Welcome to Ferns – Ancient Capital of Leinster
Founded 1,400 years ago by St Aidan, Ferns became a royal seat and capital of the powerful ancient Kingdom of Leinster. This trail takes you through the heart of the historic village, where you will visit the remarkable medieval monastic remains at one end, and the imposing Norman Castle at the other.
If that isn’t enough, how about a miraculous well, the grave of a famous Irish King, and the tranquil beauty of a modern-day hermitage?
1. Grave of Rebel Commander Father John Murphy
Fr John Murphy (1753-1798) was one of the main commanders of the 1798 Rebellion in Wexford. A gifted leader, he was eventually captured in Carlow by Crown forces, tortured and his body burned in a tar barrel. Some of his remains are laid here. Also, the remains of Fr Ned Redmond, who as a student in France saved the young Napoleon Bonaparte from drowning.
9. St Mogue’s Well
St Mogue, or St. Aidan (or Edan) as he is also known, is the patron saint of Ferns, founding a monastery here some 1,400 years ago. Ordering his followers to cut down a certain tree, a well of crystal water sprang up and has flowed here ever since. The water is said to cure many afflictions and legend has it that it will not boil. The carved head on the well house is extremely old and was taken from the medieval church at nearby Clone.
2. Grave of King Diarmuid MacMurrough
A brilliant and ruthless King, Diarmuid forged alliances overseas and recruited Norman mercenaries to help his campaigns in Ireland, ultimately precipitating a Norman invasion of his country. Dying in 1171, the broken shaft of a once enormous High Cross marks his resting-place.
10. St Aidan’s Monastery
In 1990, on the site of the old Roman Catholic Church, the Sisters of Adoration built a convent, a church of perpetual adoration and individual stone hermitages, continuing a tradition of spiritual reflection extending back 1,400 years.
3. Ruins of Medieval Cathedral complex
This part of the medieval Cathedral complex was built here some 800 years ago by John St John, Bishop of Ferns between 1223 and 1243. What remains today are fragments of the two side walls of what may have been a chapter-house of the 13th century Cathedral, with their unusually closely-set windows.
11. The Fr Murphy Monument
Taking the form of an ancient Irish High Cross, this monument carved in limestone on a granite plinth, commemorates Fr John Murphy (see 1 above), one of the most charismatic and beloved leaders of the 1798 Rebellion.
4 . St Mary’s Abbey
In 1158, King Diarmuid MacMurrough (see 2 above) foundedva new Augustinian monastery here in Ferns. Easily recognisable with its ‘Round Tower’ type belfry, the Charter granted by Diarmuid promises the Abbey “a portion of all beer brewed in Ferns”. The Abbey was suppressed by Henry VIII of England in 1539.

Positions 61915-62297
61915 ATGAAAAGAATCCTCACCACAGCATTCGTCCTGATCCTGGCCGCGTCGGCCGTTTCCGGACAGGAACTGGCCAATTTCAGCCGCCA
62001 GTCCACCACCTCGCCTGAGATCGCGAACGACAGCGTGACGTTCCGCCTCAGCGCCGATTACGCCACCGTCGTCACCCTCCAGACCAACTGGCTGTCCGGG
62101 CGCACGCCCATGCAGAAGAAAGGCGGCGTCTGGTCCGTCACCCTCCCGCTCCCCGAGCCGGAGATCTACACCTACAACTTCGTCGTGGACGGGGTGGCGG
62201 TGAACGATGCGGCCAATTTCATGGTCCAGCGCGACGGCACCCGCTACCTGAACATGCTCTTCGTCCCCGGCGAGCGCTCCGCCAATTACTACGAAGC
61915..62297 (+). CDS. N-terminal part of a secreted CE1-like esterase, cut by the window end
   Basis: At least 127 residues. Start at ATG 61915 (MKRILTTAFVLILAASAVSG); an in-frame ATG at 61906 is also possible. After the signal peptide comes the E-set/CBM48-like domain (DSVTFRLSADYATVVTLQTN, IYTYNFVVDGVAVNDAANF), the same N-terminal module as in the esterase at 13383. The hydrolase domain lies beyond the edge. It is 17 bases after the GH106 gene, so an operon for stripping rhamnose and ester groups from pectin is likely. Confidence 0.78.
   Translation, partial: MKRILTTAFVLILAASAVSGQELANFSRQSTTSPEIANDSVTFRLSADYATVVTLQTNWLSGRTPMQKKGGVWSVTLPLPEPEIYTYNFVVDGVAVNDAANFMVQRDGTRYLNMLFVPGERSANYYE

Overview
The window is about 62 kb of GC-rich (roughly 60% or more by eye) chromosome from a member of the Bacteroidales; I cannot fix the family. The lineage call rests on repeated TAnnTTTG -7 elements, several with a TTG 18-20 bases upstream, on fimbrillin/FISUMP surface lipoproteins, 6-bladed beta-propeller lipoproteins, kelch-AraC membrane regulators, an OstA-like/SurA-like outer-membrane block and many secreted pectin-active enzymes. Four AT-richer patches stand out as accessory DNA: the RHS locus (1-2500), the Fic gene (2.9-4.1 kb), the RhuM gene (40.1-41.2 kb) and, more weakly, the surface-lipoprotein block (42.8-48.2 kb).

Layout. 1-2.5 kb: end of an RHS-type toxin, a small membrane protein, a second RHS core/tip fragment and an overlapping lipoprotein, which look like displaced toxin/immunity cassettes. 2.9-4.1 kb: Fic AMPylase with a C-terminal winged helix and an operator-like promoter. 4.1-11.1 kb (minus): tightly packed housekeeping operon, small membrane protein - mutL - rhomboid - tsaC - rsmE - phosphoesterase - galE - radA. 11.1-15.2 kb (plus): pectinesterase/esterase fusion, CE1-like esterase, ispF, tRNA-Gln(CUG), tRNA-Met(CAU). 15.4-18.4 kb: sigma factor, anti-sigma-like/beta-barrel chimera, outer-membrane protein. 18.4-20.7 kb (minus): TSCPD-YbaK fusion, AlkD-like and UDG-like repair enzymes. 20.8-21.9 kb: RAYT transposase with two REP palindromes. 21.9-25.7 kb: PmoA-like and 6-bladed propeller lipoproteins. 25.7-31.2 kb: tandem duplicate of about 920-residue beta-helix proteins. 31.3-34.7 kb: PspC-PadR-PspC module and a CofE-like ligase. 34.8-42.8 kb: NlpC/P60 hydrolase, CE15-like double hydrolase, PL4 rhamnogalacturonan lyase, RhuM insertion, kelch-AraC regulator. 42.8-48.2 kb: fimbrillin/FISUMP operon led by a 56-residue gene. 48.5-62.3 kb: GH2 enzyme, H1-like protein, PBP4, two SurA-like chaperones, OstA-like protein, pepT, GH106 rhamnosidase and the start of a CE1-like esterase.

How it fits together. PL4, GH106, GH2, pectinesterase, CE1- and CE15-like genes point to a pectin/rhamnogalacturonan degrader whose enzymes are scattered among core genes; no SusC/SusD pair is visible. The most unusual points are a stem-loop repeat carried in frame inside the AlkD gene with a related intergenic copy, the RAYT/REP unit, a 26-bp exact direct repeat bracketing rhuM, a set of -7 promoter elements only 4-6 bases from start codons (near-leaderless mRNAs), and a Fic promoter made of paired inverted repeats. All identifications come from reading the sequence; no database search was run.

12. Visitor Centre and Ferns Tapestry
This is the Visitor Centre for Ferns Castle, and also houses the Ferns Tapestry, a community-led initiative showcasing the history of Ferns from the arrival of St. Aidan in 598AD to the coming of the Normans in 1169. The story is told over twenty-five panels, using the ancient art of crewel embroidery
5. St Edan’s Cathedral
Said to be the smallest Cathedral in Europe, St Edan’s incorporates much of the earlier, much larger, medieval Cathedral (see 3 above), but without its transepts. Inside is the remarkable 800 year old effigy tomb of Bishop John St John (d.1243) showing him with his mitre and crozier, and with his feet resting upon a dog. Medieval features such as piscinae (ritual stone basins) and mason’s marks are also in evidence.
13. Ferns Castle
The first castle on this site was built nearly 900 years ago by King Diarmuid MacMurrough (see 2 above). A second castle was built here in the 1170s by the Normans, while the present castle – a Marshal castle – was completed in 1224.
6. High Crosses
High Crosses are a unique feature of early Irish monasteries. In the grounds around the Cathedral are three plain granite crosses, a smaller stone cross and a cross slab. In addition, part of the shaft of a monumental carved High Cross survives above the grave of King Diarmuid MacMurrough (see 2 above).
14. 1916 Commemorative Plaque
Outside of Dublin, the most extensive and effective campaign of the 1916 Rising was here in Wexford. The Ferns contingent was particularly active, sabotaging railway lines and taking the village itself on 28 April, 1916.
7. St Mogue’s Cottage
This picturesque 300 year old thatched cottage was probably the home of the Sexton or caretaker of the nearby St Edan’s Cathedral (see No. 5). It has been restored for community use.
15. St Aidan’s Church
This is the new Church of St Aidan, begun in 1974. A plaque listing the names of all parish priests from 1644 is on the wall to the right of the altar.
8. St Peter’s Church
While this curious church was probably built some 400-500 years ago, it seems to have ‘recycled’ parts of much earlier buildings nearby. Two of the windows came from the ‘old’ Cathedral across the road (see 3 and 5 above) while another window is even older and may have come from St Mary’s Abbey (see 4 above).
16. Haughton’s Plaque
Joseph Haughton was a Quaker who lived through the 1798 Rebellion and is remembered for his humanitarian efforts. He famously refused to sell a coil of rope to a member of the Crown forces, suspecting it was to be used to hang rebels.